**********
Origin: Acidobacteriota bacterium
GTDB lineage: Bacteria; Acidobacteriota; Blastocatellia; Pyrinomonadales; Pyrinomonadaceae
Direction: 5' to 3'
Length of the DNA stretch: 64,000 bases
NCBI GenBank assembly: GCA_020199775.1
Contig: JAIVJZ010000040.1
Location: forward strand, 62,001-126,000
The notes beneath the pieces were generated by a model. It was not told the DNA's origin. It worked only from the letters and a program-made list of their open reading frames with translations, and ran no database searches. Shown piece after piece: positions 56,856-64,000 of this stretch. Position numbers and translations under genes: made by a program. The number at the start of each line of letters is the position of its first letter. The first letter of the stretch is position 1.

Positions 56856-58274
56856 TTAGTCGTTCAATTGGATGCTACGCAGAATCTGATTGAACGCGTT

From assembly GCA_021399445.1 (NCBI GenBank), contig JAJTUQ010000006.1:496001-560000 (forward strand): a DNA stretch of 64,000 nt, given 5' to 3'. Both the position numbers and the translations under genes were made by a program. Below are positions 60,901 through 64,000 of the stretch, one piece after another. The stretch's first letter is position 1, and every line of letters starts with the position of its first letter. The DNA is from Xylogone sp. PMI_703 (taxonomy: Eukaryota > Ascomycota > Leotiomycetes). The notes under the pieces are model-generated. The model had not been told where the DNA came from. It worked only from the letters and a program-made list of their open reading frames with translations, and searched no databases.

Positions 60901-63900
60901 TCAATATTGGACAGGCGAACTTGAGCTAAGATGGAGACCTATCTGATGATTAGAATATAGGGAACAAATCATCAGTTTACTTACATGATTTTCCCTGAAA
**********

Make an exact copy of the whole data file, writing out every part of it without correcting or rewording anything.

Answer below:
Origin: Acidobacteriota bacterium
GTDB lineage: Bacteria; Acidobacteriota; Blastocatellia; Pyrinomonadales; Pyrinomonadaceae
Direction: 5' to 3'
Length of the DNA stretch: 64,000 bases
NCBI GenBank assembly: GCA_020199775.1
Contig: JAIVJZ010000040.1
Location: forward strand, 62,001-126,000
The notes beneath the pieces were generated by a model. It was not told the DNA's origin. It worked only from the letters and a program-made list of their open reading frames with translations, and ran no database searches. Shown piece after piece: positions 56,856-64,000 of this stretch. Position numbers and translations under genes: made by a program. The number at the start of each line of letters is the position of its first letter. The first letter of the stretch is position 1.

Positions 56856-58274
56856 TTAGTCGTTCAATTGGATGCTACGCAGAATCTGATTGAACGCGTT

From assembly GCA_021399445.1 (NCBI GenBank), contig JAJTUQ010000006.1:496001-560000 (forward strand): a DNA stretch of 64,000 nt, given 5' to 3'. Both the position numbers and the translations under genes were made by a program. Below are positions 60,901 through 64,000 of the stretch, one piece after another. The stretch's first letter is position 1, and every line of letters starts with the position of its first letter. The DNA is from Xylogone sp. PMI_703 (taxonomy: Eukaryota > Ascomycota > Leotiomycetes). The notes under the pieces are model-generated. The model had not been told where the DNA came from. It worked only from the letters and a program-made list of their open reading frames with translations, and searched no databases.

Positions 60901-63900
60901 TCAATATTGGACAGGCGAACTTGAGCTAAGATGGAGACCTATCTGATGATTAGAATATAGGGAACAAATCATCAGTTTACTTACATGATTTTCCCTGAAA